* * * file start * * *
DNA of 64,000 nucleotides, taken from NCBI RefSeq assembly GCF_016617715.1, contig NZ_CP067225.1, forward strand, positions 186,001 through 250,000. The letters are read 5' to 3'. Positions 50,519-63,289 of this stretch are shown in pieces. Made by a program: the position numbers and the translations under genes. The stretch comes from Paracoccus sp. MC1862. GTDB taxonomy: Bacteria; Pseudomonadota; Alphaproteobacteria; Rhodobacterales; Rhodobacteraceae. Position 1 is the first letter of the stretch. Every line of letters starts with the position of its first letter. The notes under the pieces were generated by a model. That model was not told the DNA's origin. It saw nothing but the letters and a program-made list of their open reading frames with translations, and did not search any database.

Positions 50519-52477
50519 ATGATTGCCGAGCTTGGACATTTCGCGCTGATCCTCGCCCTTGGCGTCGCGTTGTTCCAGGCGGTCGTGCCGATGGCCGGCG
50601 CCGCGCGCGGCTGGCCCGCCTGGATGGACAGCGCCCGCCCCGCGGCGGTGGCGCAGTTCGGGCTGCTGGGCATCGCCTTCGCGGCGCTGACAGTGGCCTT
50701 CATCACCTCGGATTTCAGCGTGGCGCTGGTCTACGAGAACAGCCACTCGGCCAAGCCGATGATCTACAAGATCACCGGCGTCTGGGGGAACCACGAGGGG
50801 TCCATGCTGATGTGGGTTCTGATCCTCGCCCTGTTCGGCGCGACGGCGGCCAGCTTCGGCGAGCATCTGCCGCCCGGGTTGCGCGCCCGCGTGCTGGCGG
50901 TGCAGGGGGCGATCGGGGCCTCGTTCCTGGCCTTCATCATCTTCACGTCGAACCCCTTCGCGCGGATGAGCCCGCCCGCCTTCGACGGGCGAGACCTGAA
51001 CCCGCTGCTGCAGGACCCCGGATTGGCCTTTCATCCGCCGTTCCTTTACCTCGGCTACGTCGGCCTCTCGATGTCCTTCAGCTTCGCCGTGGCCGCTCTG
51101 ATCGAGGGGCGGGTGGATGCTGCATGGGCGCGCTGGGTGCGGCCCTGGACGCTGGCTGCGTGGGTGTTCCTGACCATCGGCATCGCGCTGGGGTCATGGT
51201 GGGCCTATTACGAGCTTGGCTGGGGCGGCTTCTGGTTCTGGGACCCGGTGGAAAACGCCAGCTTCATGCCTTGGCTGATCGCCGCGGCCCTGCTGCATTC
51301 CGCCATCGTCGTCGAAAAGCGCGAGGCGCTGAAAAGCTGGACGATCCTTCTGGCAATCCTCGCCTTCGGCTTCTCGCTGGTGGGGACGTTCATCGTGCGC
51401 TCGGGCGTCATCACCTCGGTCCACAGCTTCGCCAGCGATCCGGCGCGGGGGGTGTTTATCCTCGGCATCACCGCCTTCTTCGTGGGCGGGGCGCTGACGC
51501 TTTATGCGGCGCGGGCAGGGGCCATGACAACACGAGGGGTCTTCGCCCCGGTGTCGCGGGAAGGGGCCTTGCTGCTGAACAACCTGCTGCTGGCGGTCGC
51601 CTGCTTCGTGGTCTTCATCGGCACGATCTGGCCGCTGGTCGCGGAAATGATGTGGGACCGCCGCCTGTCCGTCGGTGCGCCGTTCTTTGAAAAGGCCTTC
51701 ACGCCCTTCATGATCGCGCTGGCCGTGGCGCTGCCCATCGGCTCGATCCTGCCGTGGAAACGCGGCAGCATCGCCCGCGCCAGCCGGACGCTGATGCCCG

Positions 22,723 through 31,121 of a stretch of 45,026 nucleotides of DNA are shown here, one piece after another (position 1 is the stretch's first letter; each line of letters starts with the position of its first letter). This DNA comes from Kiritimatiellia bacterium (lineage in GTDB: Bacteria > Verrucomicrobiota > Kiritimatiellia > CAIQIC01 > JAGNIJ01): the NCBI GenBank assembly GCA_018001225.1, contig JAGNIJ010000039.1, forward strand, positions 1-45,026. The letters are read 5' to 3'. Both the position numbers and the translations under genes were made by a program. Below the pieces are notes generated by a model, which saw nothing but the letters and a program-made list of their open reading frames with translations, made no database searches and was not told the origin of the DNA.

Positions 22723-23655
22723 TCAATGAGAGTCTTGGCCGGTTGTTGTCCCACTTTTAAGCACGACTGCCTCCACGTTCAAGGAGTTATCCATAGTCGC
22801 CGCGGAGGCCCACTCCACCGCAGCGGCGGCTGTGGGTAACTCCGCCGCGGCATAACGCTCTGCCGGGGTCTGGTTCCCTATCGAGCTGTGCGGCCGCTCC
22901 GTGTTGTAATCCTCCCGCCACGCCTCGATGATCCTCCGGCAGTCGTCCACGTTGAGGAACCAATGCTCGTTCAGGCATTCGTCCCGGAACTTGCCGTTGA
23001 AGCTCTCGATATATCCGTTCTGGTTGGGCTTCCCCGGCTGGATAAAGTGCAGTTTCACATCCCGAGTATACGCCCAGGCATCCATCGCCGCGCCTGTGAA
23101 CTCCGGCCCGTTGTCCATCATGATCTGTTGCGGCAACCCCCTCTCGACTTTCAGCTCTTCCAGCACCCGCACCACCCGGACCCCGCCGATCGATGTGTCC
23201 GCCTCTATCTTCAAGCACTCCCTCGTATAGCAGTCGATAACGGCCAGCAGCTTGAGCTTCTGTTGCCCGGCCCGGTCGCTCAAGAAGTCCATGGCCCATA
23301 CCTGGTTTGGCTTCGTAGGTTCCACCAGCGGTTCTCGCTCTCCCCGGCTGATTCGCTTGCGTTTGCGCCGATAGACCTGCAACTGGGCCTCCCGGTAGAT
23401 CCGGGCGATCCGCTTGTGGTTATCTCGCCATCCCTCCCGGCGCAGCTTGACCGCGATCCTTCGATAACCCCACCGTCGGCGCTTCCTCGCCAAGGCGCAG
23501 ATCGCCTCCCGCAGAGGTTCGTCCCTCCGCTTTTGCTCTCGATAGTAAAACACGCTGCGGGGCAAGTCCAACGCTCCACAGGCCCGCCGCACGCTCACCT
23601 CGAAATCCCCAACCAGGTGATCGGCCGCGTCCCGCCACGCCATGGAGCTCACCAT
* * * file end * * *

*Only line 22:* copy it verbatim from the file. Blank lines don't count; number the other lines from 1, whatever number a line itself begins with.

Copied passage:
23101 CTCCGGCCCGTTGTCCATCATGATCTGTTGCGGCAACCCCCTCTCGACTTTCAGCTCTTCCAGCACCCGCACCACCCGGACCCCGCCGATCGATGTGTCC